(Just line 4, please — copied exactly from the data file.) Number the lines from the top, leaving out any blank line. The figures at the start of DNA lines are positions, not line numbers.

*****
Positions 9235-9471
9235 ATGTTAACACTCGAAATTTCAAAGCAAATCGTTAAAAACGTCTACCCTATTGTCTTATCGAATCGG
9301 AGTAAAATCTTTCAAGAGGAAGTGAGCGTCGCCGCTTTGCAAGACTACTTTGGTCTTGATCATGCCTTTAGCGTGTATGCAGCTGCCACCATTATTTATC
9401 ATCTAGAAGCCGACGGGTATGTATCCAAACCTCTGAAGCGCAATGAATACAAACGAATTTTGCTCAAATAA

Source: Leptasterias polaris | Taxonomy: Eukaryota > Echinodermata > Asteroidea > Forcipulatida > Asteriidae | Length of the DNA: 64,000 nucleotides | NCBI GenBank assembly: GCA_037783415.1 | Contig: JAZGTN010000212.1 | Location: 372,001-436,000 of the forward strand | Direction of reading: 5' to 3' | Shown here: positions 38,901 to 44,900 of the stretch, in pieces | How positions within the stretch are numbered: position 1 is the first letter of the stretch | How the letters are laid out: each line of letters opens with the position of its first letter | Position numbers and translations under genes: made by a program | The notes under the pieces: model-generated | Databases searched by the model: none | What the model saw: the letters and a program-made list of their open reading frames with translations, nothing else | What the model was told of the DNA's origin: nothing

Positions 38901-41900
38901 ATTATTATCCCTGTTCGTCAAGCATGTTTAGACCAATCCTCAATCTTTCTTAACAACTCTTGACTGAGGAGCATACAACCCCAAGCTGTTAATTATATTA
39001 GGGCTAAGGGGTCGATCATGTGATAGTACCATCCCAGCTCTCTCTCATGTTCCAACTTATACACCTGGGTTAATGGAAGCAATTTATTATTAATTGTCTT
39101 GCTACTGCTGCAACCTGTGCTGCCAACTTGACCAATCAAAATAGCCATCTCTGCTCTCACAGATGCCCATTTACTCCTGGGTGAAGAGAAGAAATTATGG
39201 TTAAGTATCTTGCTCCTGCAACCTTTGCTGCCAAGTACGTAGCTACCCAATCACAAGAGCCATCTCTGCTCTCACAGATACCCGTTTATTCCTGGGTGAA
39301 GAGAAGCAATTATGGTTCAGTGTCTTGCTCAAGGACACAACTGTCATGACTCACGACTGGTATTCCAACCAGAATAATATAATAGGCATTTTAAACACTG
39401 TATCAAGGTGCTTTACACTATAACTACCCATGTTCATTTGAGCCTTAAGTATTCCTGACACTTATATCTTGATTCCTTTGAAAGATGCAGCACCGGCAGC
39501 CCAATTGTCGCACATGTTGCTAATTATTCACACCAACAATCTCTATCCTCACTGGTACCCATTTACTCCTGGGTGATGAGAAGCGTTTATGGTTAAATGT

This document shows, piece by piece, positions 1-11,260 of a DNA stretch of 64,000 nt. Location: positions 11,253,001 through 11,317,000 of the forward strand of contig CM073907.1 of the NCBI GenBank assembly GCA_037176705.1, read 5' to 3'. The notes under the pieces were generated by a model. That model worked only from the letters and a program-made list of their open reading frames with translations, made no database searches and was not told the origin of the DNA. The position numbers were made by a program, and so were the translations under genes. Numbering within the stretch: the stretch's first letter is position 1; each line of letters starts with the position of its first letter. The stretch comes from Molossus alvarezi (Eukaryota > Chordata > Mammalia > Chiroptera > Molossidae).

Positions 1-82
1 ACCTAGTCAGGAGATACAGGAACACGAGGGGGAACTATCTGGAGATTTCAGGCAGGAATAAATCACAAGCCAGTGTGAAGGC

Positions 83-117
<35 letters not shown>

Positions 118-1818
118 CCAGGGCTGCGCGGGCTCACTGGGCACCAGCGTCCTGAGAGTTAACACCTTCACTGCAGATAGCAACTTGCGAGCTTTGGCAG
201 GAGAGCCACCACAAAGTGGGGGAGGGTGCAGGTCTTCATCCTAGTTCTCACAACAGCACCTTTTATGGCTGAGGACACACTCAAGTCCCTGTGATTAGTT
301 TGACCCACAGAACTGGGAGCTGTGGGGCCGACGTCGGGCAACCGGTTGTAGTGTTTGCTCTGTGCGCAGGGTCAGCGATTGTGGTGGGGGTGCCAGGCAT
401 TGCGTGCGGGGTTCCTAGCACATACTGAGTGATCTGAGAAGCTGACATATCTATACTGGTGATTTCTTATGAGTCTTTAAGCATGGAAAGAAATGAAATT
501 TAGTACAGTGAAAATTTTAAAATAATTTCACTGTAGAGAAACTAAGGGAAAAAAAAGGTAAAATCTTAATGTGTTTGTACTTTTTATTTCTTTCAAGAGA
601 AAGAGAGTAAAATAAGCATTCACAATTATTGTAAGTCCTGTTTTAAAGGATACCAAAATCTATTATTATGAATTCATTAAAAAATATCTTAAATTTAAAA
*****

9401 ATCTAGAAGCCGACGGGTATGTATCCAAACCTCTGAAGCGCAATGAATACAAACGAATTTTGCTCAAATAA